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LONGER-TERM OUTCOMES OF A PROSPECTIVE STUDY OF INTRAVITREAL RANIBIZUMAB AS A TREATMENT FOR DECREASED VISUAL ACUITY SECONDARY TO CENTRAL RETINAL VEIN OCCLUSION

Chang, Louis K MD, PhD*†; Spaide, Richard F MD*†; Klancnik, James M MD*†; Sorenson, John MD*†; Slakter, Jason S MD*†; Freund, K Bailey MD*†; Yannuzzi, Lawrence A MD*†; Tseng, Joseph J MD*†; Klein, Robert MD*†

doi: 10.1097/IAE.0b013e3181feccc0
Original Study

Purpose: To evaluate long-term effectiveness and safety of intravitreal injection of ranibizumab as a potential treatment for decreased visual acuity secondary to central retinal vein occlusion.

Methods: In this prospective interventional case series, patients with central retinal vein occlusion were administered intravitreal ranibizumab 0.5 mg at baseline and monthly for 2 additional doses. Thereafter, the patients were given additional ranibizumab if they had macular edema by optical coherence tomography, leakage during fluorescein angiography, or any intraretinal hemorrhage.

Results: There were 35 eyes of 35 patients who at baseline had a mean visual acuity of 44.2 Early Treatment Diabetic Retinopathy Study letters and a mean central macular thickness of 638 μm. At 12 months, mean visual acuity of 32 eyes improved by 16.5 letters and macular thickness decreased to 164 μm (P < 0.001 vs. baseline for each). At 24 months, mean visual acuity of 24 eyes improved by 17.8 letters and macular thickness was 263 μm (P < 0.001 vs. baseline for each). Patients received an average of 10.2 injections during the first year and 6.6 injections during the second year. No cases of endophthalmitis, retinal detachment, or neovascularization were observed.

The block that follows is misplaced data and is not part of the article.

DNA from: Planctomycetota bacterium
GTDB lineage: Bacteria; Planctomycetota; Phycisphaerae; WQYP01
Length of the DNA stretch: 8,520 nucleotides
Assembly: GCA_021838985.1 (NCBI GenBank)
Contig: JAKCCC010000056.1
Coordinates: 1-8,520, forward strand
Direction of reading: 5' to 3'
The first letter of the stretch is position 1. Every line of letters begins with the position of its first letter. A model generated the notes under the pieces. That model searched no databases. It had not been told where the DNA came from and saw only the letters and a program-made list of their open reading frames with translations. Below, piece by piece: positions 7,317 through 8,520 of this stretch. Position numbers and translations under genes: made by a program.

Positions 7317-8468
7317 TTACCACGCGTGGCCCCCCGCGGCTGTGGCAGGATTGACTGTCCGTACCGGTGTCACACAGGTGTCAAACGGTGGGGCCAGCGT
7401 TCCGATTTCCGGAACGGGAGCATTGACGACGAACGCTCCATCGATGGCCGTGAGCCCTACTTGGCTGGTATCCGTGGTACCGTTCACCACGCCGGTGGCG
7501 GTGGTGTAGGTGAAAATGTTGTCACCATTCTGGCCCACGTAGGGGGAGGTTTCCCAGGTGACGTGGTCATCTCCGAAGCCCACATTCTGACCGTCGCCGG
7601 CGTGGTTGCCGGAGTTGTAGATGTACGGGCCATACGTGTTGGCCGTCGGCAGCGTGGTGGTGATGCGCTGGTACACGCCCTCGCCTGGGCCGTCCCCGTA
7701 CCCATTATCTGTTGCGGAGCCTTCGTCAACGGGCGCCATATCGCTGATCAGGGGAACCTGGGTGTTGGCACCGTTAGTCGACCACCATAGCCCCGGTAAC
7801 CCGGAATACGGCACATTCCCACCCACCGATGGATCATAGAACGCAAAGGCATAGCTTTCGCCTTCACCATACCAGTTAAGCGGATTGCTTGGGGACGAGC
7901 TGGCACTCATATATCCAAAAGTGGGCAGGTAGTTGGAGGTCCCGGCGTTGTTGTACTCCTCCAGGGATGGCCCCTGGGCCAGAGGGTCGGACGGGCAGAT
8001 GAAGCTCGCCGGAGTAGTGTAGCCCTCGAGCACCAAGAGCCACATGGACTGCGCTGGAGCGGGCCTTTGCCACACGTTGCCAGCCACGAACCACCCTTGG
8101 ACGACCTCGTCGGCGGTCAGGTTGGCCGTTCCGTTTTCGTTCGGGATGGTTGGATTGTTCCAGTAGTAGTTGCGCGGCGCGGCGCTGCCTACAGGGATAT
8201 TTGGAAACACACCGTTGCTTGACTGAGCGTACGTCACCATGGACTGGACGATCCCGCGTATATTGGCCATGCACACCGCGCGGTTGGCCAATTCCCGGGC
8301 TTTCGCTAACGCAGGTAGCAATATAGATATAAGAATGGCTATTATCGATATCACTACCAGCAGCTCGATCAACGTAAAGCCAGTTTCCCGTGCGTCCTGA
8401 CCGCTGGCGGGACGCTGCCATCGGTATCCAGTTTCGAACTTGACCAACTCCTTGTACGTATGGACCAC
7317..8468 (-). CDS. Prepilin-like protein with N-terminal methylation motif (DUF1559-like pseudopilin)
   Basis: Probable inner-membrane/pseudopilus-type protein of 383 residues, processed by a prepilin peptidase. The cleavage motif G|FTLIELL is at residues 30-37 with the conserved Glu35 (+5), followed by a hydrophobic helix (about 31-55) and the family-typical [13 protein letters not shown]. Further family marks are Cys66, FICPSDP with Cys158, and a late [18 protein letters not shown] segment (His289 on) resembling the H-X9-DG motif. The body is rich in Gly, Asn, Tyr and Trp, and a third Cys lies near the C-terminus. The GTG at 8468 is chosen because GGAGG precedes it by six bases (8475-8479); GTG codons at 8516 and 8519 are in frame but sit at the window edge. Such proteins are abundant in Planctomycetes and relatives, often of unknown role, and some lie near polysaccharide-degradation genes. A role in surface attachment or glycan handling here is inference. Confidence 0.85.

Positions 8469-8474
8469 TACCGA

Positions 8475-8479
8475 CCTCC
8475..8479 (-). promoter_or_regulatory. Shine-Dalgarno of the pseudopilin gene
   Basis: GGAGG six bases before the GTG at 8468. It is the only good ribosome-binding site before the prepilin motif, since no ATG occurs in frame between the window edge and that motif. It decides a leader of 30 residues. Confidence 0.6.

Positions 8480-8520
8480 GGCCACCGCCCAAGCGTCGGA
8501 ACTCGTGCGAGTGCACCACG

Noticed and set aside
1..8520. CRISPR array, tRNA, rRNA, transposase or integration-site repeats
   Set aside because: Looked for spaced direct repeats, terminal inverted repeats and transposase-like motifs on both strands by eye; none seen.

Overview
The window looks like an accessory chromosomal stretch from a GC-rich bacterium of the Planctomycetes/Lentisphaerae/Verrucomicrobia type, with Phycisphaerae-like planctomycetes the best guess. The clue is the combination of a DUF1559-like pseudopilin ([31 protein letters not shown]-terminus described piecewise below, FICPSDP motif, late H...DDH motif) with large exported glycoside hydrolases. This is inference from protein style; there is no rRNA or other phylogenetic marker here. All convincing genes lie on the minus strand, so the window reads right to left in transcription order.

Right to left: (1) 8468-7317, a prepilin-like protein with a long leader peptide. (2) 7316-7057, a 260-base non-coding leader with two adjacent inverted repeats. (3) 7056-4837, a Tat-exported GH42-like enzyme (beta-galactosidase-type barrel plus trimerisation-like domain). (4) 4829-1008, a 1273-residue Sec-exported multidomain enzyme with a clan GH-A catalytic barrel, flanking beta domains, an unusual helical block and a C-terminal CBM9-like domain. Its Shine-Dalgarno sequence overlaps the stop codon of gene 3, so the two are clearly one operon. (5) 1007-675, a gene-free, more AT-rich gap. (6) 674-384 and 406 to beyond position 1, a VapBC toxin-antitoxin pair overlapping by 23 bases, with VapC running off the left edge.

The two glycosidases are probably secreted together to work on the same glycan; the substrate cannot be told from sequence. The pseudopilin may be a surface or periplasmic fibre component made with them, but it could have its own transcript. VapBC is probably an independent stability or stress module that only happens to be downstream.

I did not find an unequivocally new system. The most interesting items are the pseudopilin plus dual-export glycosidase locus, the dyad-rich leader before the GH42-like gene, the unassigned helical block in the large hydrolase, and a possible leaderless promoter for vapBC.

Conclusion: Intravitreal ranibizumab caused a significant improvement in visual acuity and central retinal thickness, which persisted for up to 2 years with minimal side effects.

Treatment with intravitreal ranibizumab, guided by specific criteria for re-treatment, improved visual acuity and decreased central retinal thickness for up to 2 years in eyes with decreased visual acuity secondary to central retinal vein occlusion.

From the *Vitreous-Retina-Macula Consultants of New York; and †LuEsther T. Mertz Retinal Research Center, Manhattan Eye, Ear, and Throat Hospital, New York, New York.

Supported by a grant from the Genentech, Inc, South San Francisco, CA, and the LuEsther T. Mertz Retinal Research Center, Manhattan Eye, Ear, and Throat Hospital, New York, NY.

Otherwise, the authors have no financial interests.

Portions of this work were presented as poster presentations at the 2009 Retina Congress Meeting, New York, NY, and the 2009 American Academy of Ophthalmology Annual Meeting, San Francisco, CA.

Reprint requests: Richard F. Spaide, MD, Vitreous-Retina-Macula Consultants of New York, 460 Park Avenue, 5th Floor, New York, NY 10022; e-mail: rickspaide@yahoo.com

© The Ophthalmic Communications Society, Inc.